As a Coloradan growing up in the shadow of spectacular mountains, mesas and forests, the great outdoors was always going to be a big part of Emily Powis’ life. Being the child of adventurous parents only fueled her daredevil sensibility, with every family trip a camping and hiking trek into the wilderness.
“Our vacations were not really relaxing — they were just us doing something really cool and going to crazy places. It was something that I didn’t realize was abnormal until I spoke to friends about their vacations on the beach,” Powis laughed.
Now, as she graduates from USC Viterbi as a biomedical engineer specializing in 3D ultrasound research, Powis has maintained her sense of adventure. Not only does she lead outdoor expeditions through SC Outfitters, but she’s also co-captain and co-president of the SC climbing team, spending her spare time at California’s climbing hotspots, scaling intimidating rock formations.
It was in high school when Powis was first bitten by the climbing bug. Her parents were lifelong skiers and backpackers, but when they were first dating, Powis said her mom and dad used to go on climbing dates together. So one summer she snuck into the basement and unearthed her parents’ climbing equipment from when they were in college. These ropes, shoes and harnesses would soon become the new tools of her trade.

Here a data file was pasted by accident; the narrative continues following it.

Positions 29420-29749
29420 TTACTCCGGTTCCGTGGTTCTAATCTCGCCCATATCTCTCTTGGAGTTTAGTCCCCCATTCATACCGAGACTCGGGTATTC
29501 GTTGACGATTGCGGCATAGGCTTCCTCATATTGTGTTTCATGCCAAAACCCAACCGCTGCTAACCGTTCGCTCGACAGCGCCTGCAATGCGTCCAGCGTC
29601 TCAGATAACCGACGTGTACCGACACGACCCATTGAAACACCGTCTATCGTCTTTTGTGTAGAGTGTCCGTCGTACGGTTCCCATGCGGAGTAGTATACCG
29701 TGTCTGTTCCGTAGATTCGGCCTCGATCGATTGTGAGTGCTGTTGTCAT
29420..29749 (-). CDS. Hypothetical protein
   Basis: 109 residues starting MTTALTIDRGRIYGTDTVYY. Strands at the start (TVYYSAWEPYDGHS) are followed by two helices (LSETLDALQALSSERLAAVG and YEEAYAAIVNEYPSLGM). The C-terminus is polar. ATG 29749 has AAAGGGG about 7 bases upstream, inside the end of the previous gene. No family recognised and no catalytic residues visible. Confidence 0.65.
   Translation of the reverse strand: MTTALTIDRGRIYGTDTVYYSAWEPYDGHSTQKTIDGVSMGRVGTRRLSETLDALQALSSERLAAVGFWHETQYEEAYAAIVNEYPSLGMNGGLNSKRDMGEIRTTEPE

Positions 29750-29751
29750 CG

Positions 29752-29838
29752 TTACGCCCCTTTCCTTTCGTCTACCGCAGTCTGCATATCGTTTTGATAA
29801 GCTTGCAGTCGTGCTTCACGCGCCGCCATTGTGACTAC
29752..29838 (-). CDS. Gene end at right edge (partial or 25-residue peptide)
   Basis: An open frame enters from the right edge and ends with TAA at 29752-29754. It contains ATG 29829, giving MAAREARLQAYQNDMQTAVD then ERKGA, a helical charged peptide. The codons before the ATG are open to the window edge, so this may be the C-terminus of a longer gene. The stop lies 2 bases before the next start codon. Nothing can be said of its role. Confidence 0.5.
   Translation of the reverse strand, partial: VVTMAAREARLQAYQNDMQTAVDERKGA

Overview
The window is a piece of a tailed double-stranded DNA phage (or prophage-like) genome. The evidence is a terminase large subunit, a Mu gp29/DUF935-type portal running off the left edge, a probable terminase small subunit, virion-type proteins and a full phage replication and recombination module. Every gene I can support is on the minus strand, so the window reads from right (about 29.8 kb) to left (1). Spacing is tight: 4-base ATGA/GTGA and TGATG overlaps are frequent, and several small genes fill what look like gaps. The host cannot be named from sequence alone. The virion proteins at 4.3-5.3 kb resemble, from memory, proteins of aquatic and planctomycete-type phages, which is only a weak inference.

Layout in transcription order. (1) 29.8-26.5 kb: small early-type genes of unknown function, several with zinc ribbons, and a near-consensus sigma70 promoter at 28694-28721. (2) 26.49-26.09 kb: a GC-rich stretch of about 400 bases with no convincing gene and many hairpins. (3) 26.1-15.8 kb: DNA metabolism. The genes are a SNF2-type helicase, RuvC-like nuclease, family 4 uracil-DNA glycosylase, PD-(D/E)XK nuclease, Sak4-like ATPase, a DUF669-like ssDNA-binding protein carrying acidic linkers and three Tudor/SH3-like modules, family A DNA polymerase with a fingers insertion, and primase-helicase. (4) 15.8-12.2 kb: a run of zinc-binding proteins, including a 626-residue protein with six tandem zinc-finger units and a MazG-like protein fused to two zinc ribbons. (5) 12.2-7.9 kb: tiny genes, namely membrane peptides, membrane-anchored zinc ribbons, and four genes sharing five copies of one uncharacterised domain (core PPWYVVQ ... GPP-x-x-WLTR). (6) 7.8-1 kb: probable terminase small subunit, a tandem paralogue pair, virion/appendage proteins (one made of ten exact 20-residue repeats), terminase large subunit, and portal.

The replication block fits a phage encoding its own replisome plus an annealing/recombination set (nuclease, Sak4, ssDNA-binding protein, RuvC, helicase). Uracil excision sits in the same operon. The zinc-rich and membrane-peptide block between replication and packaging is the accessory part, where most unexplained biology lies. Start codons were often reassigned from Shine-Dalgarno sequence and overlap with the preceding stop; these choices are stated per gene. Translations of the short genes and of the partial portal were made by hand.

“I got really into it, and I just ended up going climbing every single day all that summer. I immediately joined the climbing team at my high school, and through that I became much more involved in training and climbing outside,” Powis said.
At school, Powis felt her smaller stature at 5 feet 2 inches made team sports less fun. However, climbing was a natural fit; her physique and flexibility allowed her to mold herself into the impossible shapes needed to reach narrow nooks and holds.
“The great thing about climbing is that every body type and every person has a different style they can use to get up the wall. Even if you are really short, like me — I can do like crazy flexible stuff or scrunch up into a really tight little ball and that’ll help me do the same climb that maybe someone who’s much taller can’t do,” Powis said.
Her initial introduction to the adrenalin rush of climbing was through rope climbing – scaling an overhanging surface all the way to the top with the help of ropes and harnesses. She and her brother would spend their weekends throughout high school at the gym, mastering the art.
“Rope climbing takes a long time but it’s a lot more approachable to a beginner because you can take …….